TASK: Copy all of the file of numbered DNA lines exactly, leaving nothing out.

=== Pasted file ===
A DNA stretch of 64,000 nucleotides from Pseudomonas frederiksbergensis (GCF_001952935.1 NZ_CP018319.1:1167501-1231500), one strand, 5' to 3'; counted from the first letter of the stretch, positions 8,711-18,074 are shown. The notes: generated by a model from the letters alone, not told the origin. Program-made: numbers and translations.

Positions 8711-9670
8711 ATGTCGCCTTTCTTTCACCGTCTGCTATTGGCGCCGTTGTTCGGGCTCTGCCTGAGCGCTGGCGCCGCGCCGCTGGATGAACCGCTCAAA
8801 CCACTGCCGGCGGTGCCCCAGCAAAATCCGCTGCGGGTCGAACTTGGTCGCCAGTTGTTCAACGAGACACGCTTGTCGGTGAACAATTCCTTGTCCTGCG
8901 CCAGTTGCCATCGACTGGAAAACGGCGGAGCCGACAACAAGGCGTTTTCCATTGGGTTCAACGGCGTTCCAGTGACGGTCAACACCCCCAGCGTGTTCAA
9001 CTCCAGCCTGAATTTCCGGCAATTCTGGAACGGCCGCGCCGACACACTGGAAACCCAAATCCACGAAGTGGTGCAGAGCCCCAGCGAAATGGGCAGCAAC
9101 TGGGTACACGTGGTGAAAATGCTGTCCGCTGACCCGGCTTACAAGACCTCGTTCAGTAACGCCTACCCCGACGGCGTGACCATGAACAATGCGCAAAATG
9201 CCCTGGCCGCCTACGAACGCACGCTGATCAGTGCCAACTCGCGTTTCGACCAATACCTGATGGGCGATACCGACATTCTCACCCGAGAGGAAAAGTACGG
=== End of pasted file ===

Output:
A DNA stretch of 64,000 nucleotides from Pseudomonas frederiksbergensis (GCF_001952935.1 NZ_CP018319.1:1167501-1231500), one strand, 5' to 3'; counted from the first letter of the stretch, positions 8,711-18,074 are shown. The notes: generated by a model from the letters alone, not told the origin. Program-made: numbers and translations.

Positions 8711-9670
8711 ATGTCGCCTTTCTTTCACCGTCTGCTATTGGCGCCGTTGTTCGGGCTCTGCCTGAGCGCTGGCGCCGCGCCGCTGGATGAACCGCTCAAA
8801 CCACTGCCGGCGGTGCCCCAGCAAAATCCGCTGCGGGTCGAACTTGGTCGCCAGTTGTTCAACGAGACACGCTTGTCGGTGAACAATTCCTTGTCCTGCG
8901 CCAGTTGCCATCGACTGGAAAACGGCGGAGCCGACAACAAGGCGTTTTCCATTGGGTTCAACGGCGTTCCAGTGACGGTCAACACCCCCAGCGTGTTCAA
9001 CTCCAGCCTGAATTTCCGGCAATTCTGGAACGGCCGCGCCGACACACTGGAAACCCAAATCCACGAAGTGGTGCAGAGCCCCAGCGAAATGGGCAGCAAC
9101 TGGGTACACGTGGTGAAAATGCTGTCCGCTGACCCGGCTTACAAGACCTCGTTCAGTAACGCCTACCCCGACGGCGTGACCATGAACAATGCGCAAAATG
9201 CCCTGGCCGCCTACGAACGCACGCTGATCAGTGCCAACTCGCGTTTCGACCAATACCTGATGGGCGATACCGACATTCTCACCCGAGAGGAAAAGTACGG